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Timothy Alan Simon: Commissioner with a Past

Stung by criticism after the San Bruno disaster, utility commissioners Michael Peevey (left) and Timothy Alan Simon (right) consoled themselves with utility industry–funded overseas travel.
Stung by criticism after the San Bruno disaster, utility commissioners Michael Peevey (left) and Timothy Alan Simon (right) consoled themselves with utility industry–funded overseas travel.

On September 9, 2010, a Pacific Gas & Electric natural gas pipeline exploded in San Bruno. Eight people were killed and 38 homes destroyed. Early last year, Bay Area assemblyman Jerry Hill told the California Public Utilities Commission that its lax regulation was greatly responsible.

Michael Peevey, president of the commission, indignantly huffed that a panel had been named to study the tragedy, so the assemblyman’s remark was “contemptible.”

Intoned Timothy Alan Simon, a commissioner, “I find it personally offensive for the member of the legislature to come before this body and try to even imply or indicate the slightest scintilla that we have been complacent in this area.”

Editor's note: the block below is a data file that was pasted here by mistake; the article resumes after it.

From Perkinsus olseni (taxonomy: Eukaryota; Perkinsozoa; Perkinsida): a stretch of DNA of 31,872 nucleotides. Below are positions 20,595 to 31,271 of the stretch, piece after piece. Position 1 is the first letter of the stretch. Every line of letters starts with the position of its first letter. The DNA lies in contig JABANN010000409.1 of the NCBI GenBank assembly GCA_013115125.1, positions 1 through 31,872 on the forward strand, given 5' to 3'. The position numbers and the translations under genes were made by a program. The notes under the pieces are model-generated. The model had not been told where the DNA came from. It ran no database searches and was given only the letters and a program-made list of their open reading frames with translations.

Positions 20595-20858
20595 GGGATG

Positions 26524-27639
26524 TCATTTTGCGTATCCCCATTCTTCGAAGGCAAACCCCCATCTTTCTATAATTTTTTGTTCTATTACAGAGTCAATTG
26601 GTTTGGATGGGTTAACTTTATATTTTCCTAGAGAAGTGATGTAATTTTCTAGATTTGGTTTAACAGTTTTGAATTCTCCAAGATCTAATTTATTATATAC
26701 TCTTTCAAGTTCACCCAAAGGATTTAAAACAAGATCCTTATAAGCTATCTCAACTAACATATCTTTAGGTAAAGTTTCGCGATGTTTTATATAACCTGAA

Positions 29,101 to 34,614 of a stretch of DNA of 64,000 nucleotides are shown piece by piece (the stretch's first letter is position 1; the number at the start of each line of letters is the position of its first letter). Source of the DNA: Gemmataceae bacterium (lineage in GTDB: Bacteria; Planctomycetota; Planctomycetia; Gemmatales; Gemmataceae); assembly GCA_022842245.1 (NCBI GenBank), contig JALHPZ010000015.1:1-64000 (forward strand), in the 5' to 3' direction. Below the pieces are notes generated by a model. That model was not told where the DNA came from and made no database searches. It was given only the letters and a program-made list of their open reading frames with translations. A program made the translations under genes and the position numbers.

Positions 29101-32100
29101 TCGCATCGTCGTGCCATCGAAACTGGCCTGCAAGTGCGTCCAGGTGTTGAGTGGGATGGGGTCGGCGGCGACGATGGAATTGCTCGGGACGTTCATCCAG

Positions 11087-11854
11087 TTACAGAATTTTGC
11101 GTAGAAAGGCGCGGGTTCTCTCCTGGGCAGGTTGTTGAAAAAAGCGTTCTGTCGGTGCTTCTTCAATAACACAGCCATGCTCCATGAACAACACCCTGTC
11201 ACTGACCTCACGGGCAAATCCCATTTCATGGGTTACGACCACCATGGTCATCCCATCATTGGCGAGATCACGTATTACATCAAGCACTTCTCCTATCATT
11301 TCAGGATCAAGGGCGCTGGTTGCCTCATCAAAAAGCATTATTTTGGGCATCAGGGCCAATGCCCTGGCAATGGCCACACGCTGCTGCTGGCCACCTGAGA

Peevey had shown some humility right after the disaster, but in mid-2011, after the panel came out with the study lashing the utility for its incompetence and the commission for its weak-kneed regulation, Peevey gulped down a big helping of humble pie. He pledged that the commission would improve enforcement. Then, that year, he took four overseas trips paid for by utilities — to the United Kingdom, Sweden, Italy, and Australia. Simon went along on the Sweden and Italy junkets. His fiancée, San Francisco port commissioner Kimberly Brandon, went on the Sweden trip. Assemblyman Hill said the trips were shameful.